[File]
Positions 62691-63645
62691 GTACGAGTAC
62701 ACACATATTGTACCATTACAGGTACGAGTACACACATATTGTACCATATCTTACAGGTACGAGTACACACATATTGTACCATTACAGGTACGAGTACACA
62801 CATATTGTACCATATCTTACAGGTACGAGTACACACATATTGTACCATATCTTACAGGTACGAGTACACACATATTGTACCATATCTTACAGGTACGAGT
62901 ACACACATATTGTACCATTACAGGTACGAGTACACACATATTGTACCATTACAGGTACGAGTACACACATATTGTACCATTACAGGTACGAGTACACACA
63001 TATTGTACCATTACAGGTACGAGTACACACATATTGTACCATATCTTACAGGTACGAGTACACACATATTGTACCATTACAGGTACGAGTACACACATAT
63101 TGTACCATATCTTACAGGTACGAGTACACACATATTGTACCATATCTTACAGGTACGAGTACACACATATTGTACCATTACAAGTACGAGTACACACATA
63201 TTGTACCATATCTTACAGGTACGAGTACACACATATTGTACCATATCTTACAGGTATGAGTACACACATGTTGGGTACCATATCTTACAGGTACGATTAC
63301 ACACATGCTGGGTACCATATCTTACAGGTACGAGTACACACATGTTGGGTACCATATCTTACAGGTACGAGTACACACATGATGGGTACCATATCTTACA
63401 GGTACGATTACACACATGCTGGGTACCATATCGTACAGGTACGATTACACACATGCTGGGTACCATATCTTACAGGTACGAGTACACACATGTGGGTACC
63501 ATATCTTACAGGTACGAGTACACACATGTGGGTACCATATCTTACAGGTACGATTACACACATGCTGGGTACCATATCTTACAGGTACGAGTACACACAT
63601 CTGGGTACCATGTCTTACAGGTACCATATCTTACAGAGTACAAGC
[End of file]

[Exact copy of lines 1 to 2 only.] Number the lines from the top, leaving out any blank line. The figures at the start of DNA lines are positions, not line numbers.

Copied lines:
Positions 62691-63645
62691 GTACGAGTAC